Bank competition and stability: friends or foes?

Published on November 30, 2015   20 min

Other Talks in the Category: Finance, Accounting & Economics

0:00
Hello, I'm Thorsten Beck, I'm a professor of banking and finance at Cass Business School at City University London, and I've worked in the area of financial development and financial stability over the past 15 years or so. The topic I'm going to talk about today is: bank competition and stability, friends or foes?
0:19
Stability concerns have been at the centre of banking sector policies for the last couple of decades, and for good reason. Throughout the world in both developing and developed countries, there have been a lot of banking crises. They have been a lot of bank failures and a lot of systemic banking crises where a whole banking system has got into trouble. The issue of how competition affect stability is per se an interesting question not just for academics, but very important for policy makers and for practitioners. In general economists like competition, that's what we teach everybody in their very first courses. In the financial sector, especially in the banking system on the other hand, the role of competition is quite controversial. On one hand, having less competition might actually give incentives for banks to engage in long-term relationships with firms, their borrowers. On the other hand, not having enough competition might hamper innovation and contestability, and might reduce the benefits for customers of financial services. Similarly on the stability side, restrictions on competition have often been justified with the risk of bank failure, with the risk of banks' stability. Over the past couple of decades what we have been observing across the world is a trend towards consolidation, meaning a more concentrated banking system and larger banks. Again this makes the question of the relationship between bank competition, bank market structure and bank stability a very relevant one.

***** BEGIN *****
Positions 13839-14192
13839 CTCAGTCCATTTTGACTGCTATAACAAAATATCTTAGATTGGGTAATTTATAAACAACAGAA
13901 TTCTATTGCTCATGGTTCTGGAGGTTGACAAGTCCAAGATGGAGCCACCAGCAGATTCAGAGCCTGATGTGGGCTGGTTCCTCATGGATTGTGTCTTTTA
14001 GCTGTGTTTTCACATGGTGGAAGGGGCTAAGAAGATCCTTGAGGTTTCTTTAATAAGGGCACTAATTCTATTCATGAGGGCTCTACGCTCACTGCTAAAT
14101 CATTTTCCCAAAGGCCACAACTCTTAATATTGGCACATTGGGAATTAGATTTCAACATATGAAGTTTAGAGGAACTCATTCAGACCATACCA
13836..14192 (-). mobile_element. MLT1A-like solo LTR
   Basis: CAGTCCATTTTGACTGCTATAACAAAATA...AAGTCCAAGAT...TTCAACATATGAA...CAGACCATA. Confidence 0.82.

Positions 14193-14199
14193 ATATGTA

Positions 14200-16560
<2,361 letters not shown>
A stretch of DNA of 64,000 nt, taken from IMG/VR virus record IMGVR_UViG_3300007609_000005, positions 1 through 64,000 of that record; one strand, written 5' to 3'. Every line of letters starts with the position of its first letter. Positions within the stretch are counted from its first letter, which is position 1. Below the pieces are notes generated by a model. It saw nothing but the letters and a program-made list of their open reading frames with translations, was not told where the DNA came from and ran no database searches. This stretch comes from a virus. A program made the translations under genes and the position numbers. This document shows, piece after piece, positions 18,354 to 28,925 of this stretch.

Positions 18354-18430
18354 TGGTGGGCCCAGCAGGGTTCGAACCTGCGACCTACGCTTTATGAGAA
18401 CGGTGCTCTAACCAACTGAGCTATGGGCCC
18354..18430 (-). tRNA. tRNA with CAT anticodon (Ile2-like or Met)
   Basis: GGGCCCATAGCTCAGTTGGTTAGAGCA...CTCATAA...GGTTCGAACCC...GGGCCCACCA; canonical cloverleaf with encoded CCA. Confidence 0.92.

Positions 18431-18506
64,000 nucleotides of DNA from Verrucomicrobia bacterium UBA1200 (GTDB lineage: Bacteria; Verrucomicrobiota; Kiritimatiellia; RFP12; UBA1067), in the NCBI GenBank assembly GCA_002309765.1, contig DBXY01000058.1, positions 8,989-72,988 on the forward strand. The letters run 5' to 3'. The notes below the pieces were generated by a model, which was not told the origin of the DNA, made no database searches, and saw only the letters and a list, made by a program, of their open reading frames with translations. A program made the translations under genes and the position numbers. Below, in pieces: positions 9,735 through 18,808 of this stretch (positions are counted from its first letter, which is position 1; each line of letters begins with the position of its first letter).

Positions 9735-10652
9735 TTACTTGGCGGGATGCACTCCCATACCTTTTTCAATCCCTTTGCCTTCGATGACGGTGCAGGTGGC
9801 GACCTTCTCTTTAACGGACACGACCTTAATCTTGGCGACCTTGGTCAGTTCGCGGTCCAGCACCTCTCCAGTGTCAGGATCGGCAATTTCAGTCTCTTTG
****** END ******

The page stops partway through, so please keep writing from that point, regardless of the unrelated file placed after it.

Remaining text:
Hide

Bank competition and stability: friends or foes?

Embed in course/own notes